Injuries on motorcycles are frequently unavoidable once the rider is separated from the bike. Even if the rider stays with the bikes and surfs it, he is still risk going under a car. So he could get crushed, or slam into a curb, or gutter. So now you know why head and neck injuries are so pervasive. In fact, injuries and riding are a lot like the Ying and the Yang.
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In fact, statistics gathered from 2005 relate that individuals suffered 411 fatalities, and at least 9,061 injuries. These are just the reported injures and accidents. There are probably even more that go unreported.
With increasing riders on the streets, so too, are the injuries and riding accidents rising. The majority of injuries were from auto drivers ignoring the road, and cutting off the motorcyclist.
On a national scale, in 1997, accidents involving motorcycles that caused injuries, were much lower than ever. The total number was 2,116. But ever since 1998 more and more cataclysmic riding events took place. Rider deaths have gradually risen as well.
It makes sense that a dense city like L.A., or San Francisco would present challenges for riders and car drivers. There are so many distractions, it would be easy to miss seeing a cyclist until it is too late. Also, with cities come road defects, unsafe construction zones, and a whole plethora of other incidences.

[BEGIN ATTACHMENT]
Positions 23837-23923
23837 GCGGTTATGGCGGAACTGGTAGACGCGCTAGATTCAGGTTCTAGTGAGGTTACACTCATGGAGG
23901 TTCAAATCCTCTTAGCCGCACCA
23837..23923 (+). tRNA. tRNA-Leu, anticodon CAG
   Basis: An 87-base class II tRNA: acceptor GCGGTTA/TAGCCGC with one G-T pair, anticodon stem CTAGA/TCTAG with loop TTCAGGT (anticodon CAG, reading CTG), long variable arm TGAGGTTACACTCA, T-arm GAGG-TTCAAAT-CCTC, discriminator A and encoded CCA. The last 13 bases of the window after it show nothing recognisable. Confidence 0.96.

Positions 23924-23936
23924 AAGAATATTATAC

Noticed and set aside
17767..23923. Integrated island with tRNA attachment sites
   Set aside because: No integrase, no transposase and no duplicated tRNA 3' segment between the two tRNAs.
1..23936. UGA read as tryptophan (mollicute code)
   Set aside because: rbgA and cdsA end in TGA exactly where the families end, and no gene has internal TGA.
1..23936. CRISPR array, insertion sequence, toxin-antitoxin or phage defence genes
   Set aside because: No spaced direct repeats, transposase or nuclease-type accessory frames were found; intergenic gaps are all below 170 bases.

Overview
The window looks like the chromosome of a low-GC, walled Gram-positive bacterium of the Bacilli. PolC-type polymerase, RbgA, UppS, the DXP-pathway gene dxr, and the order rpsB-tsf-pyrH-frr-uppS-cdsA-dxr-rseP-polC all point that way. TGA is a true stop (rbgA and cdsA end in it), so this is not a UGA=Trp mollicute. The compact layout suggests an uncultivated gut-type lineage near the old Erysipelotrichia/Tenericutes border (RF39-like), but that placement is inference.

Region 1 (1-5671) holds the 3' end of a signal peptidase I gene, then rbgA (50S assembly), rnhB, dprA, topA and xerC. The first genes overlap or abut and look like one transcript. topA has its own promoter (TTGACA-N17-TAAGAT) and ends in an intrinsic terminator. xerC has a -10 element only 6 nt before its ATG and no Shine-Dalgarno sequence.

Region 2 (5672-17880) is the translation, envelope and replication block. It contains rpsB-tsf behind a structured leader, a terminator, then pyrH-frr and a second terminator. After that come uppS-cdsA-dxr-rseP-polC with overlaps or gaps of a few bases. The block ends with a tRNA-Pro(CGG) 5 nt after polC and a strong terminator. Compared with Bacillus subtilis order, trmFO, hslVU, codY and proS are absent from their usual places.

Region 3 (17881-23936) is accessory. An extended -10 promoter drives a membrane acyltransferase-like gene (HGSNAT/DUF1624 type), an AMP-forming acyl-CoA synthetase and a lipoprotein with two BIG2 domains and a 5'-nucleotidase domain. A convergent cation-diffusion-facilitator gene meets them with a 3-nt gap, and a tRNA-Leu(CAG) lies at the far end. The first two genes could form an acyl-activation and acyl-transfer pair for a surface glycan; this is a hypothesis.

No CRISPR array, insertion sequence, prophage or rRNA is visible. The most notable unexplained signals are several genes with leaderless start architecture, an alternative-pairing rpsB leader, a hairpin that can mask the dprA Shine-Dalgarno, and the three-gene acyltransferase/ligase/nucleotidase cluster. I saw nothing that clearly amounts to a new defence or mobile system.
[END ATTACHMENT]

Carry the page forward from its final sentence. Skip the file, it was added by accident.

Of particular interest, accidents are single rider, or “single vehicle collisions.” These account for 25% of reported injury cases. Also, a short run to the store, as opposed to a road trip is almost always more dangerous. Same goes for passenger car travel. So injuries often occur close to the residences of riders.
Understanding the particular make and model is of supreme importance. Never assume an Enduro will perform like a Vespa. Most injuries take place within five months of owning the new bike, even for veteran riders. Rider training and an absolute knowledge of the mechanics is key. Knowing the advantages and limitations of motorcycles can help unlucky riders avoid serious injuries.
This is because it teaches them how to do a controlled skid. Riding classes teach students quick lane escapes so they can avoid being hit. Also, they explore other common sense and defensive riding techniques. In particular, all riders must avoid solely relying upon their rear brakes.
Veterans teach novices to ride safer and better. At any rate, what could be bad about that?
Of course, more comes with the territory than the above. But we have discussed the statistically significant risks of riding. Also, we covered the fact that some locations are more dangerous than others. Also, knowing the performance capabilities of the bike model is important. Last, training and education remain key to safe riding.
If you wish to speak to a motorcycle lawyer, contact Michael Ehline. Him and the staff at Ehline Law Firm Personal Injury Attorneys, APLC are ready to help. (213) 596-9642.